Now that we’re a month into the school year, it seems like my friends have been hooking up or having sex more frequently than I am. I feel insecure about my lack of sexual experiences and I would like to lose my virginity. How should I go about having sex for the first time?
Hi first-year virgin,
Sexual debut can be a source of stress for many. Sometimes, it may seem like everyone else is engaging in more sexual activity than us. Surveys of Princeton undergraduates tell us that about 61% of current Princeton undergrads have one or more sexual partners in the past year, while 39% have had none. Despite what your peers are doing, though, it is important to note that the decisions of when, how, and with whom to have sex are extremely personal ones. Whatever you choose, make sure it feels right for you!
The concept of virginity is a social construct (and a heteronormative one, too) that tends to place unnecessary pressure on those who abstain from engaging in sexual activities or those who abstain from sexual activity other than penile-vaginal intercourse. Often, losing one’s virginity is considered to be a uniform, landmark event in one’s life; however, a first sexual experience can encompass a multitude of different forms and personal, cultural, or religious significance. For some, the loss of virginity might include engaging in any form of sexual activity involving the genitals, engaging in new sexual experiences or activities with a current partner, engaging in sexual activities with a new partner, or having an orgasm. That being said, on your quest to expand your sexual experiences, I would encourage you to first think about and define what virginity means to you.
In thinking about how you might find a potential sexual partner, many students meet people anywhere from their classes and organizations to parties, to dating apps like Tinder or Grindr, or through mutual friends. When engaging in any sexual activity for the first time, it is important to be aware of boundaries and practice open communication with your partner because first sexual experiences may be nerve-wracking or uncomfortable. For example, people with vaginas who wish to engage in penetrative sex may experience discomfort upon penetration due to insufficient lubrication and increased friction, stretching of the vaginal walls, or the breakage of the hymen, a membrane covering the opening of the vagina. (Note: breaking of the hymen can occur through other non-sexual activities [e.g., using tampons, exercise] and also may not occur during penetrative sex). That said, using sufficient lubrication and focusing on foreplay to increase arousal can help ease physical discomfort. Nerves or anxiety, which may be associated with first sexual encounters, can affect the sexual functions of penises and vaginas alike. For people with penises, nerves may make it hard to achieve or maintain a full erection. For people with vaginas, nerves can prevent natural lubrication of the vagina. Constant communication is another way to prevent nervousness or discomfort before and during sexual activity.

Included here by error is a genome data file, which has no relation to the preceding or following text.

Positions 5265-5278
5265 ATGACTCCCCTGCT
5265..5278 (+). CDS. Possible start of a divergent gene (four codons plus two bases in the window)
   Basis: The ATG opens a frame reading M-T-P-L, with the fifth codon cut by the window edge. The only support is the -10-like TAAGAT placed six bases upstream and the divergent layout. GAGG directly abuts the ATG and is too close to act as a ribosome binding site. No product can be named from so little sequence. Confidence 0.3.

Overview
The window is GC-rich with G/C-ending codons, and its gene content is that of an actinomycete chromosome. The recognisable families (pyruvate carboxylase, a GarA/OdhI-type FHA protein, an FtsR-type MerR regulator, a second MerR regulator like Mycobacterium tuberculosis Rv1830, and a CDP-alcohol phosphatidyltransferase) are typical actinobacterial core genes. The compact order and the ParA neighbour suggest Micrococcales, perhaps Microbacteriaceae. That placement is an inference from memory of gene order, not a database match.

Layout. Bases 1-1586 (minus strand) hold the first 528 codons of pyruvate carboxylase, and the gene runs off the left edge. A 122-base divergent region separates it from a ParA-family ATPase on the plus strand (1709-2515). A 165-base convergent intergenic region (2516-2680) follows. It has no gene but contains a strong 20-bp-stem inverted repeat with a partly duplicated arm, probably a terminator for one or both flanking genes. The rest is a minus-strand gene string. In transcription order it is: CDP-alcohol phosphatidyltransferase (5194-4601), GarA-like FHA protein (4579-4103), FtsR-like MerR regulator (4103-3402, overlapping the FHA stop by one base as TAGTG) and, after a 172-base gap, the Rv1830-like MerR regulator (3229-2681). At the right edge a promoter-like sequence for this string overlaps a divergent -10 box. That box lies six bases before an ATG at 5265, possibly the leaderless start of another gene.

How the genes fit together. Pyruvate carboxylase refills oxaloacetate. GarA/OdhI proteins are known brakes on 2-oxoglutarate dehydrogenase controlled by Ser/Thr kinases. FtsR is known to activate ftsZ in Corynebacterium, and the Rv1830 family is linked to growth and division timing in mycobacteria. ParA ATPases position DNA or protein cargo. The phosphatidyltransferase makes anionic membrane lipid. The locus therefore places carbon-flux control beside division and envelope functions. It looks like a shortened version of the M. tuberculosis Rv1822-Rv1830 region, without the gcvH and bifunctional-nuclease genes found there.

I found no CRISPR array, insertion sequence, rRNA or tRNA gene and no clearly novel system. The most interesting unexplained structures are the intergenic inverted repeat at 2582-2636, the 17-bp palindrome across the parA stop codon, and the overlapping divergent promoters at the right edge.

Before engaging in sexual activity for the first time, make sure that you are taking care of your health and safety. Using barrier methods can lower risk of transmission of sexually transmitted infections (STI) and, if relevant, contraceptive methods to prevent pregnancy (if you will be engaging in penile-vaginal sex). It is important to talk to your partner. If the sexual activity of your choice involves penile penetration (of the vagina, anus or mouth), it is important to use an external (male) condom or internal (female) condom to prevent STI transmission. If fingers will be used to stimulate the genital areas, a finger cot or condom can be used as a barrier. If you wish to learn more about barrier methods or have further questions about sexual health, you can make an appointment online with a sexual health provider through MyUHS.
I hope this article has reinforced that choices regarding sex are personal, and sexual experiences need not be restricted to a timeline. Whether you choose to explore sexual experiences with a partner immediately or far in the future, your choices are valid.